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Benefits of Ancient Board Games

Ancient board games have been around for many centuries, providing a fun and entertaining way for people to learn about history, strategy, and make some precious memories. While these board games have stood the test of time, today’s modern-day board games offer thrilling new experiences, competitions and endless possibilities.

Many scholars have suggested that participating in playing ancient history board games helps to develop skills such as problem-solving, critical thinking, logical reasoning and even strengthens memory abilities. In addition to helping children hone these skills, playing ancient history board games can also teach them the importance of patience and sportsmanship – two valuable skillset taught from generations past to the present day.

Families who regularly play these historical-based board games together can often find themselves embarking on a whole new level of connection. One example is when a family plays the game “Settlers of Catan” as it takes them through reading maps and riding out different strategies alongside one another which serves to bring families closer together.

For those individual players seeking more competition based ancient history game experience something like Mancala could be the perfect choice. With this classic game going back thousands of years ” it offers real life examples of strategy making while providing enjoyable entertainment too!

How to Play Ancient Board Games


SENET is an ancient board game that originated in Egypt about 3500 BC. According to Egyptologist Dr. Walter Crist, the game represents the journey of the soul into the afterlife. To play SENET players use two sets of five pieces each on a board with 30 squares divided into three columns of 10 squares. The aim of the game is to move all ten pieces from one end of the board (start) to the other end (finish). In this video tutorial, you can learn how to play SENET:

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Mehiritomunnuaagiyatsgahi, also known as Big Stone Game or “Woman Picking Berries”, is an ancient traditional game played by Native American tribes for centuries. It uses a rounded disc carved from limestone and 25 smaller “pieces” crafted from bone, antler or stone that serve as markers for players’ moves along a rectangular gaming field with seven concentric lines coming together at four points. To play Mehiritomunnuaagiyatsgahi, watch this interactive tutorial:

Tips for Maximizing Fun and Learning

Example Activities:

1. Create a Matching Game ” Pick a set of ancient figures such as gods, warriors, and rulers from different cultures. Have players match the same figure from different cultures to learn about their influences on each other.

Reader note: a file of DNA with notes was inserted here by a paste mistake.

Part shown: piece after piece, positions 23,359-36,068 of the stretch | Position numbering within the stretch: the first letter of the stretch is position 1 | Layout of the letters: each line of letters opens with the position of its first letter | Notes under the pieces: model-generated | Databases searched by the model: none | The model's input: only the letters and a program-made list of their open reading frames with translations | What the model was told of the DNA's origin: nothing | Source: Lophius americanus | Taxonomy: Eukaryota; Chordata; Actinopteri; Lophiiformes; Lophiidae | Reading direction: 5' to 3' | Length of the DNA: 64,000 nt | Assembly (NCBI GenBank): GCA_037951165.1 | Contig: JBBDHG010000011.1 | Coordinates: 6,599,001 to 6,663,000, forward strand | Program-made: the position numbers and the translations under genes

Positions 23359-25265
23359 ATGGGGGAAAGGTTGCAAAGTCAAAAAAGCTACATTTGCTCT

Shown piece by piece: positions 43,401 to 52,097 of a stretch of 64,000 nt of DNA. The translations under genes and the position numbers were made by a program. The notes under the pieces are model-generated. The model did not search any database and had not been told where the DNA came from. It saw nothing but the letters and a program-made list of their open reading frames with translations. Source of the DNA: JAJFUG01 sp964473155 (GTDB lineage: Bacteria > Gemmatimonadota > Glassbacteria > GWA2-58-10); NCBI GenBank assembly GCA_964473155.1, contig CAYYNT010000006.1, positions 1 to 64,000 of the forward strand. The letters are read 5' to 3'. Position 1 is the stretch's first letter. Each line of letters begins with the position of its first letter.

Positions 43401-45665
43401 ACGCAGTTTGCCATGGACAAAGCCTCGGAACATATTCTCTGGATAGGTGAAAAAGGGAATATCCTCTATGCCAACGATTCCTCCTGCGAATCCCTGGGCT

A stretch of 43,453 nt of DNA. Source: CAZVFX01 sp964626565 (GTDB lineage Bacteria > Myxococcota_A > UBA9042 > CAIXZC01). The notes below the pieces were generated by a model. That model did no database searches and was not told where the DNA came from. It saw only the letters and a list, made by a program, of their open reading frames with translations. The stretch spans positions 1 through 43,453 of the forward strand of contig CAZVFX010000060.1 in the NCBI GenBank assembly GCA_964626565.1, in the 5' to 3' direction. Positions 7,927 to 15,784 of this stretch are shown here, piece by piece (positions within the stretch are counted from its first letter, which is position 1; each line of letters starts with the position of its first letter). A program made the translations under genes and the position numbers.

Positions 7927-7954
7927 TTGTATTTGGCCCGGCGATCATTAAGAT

2. Create a Card Activity ” Use cards with symbols from ancient cultures. Ask the players to match symbols to their meanings and discuss the significance of them in the particular culture’s history.

3. Make Character Cards ” Collect pictures or stories about famous people in ancient history (such as philosophers or warriors) and assign each a score based on certain given criteria (e.g., intellect, bravery). Have players argue why they think certain characters deserve better or worse scores!

4. Spice Up Ancient Games ” Many classic games are inspired by tales from antiquity such as ‘Go’ and ‘Nine Men Morris’. Play these with an added twist by adding questions related to historical events that form part of the game’s origin story!

5. Archeological Adventure ” Set up your own adventure course exploring various relics inside and outside your home ranging from everyday objects found in archaeological digs to grand structures like pyramids and ziggurats. As you explore, use this opportunity to weave together stories from bygone eras!


In conclusion, the ancient civilizations of the world have left behind many historic board games that continue to serve as timeless examples of entertainment for all generations. From the Senet of Egypt to the Mancala and Dalda games of Africa, these classic board games are a testament to the skills and capabilities of our ancestors. Through careful study of these relics and their long history, we gain unique insight into ancient cultures, economies, beliefs, and technology. If you have any questions or feedback about this article or would like to comment on the importance and enjoyment of ancient board games today, please do not hesitate to reach out!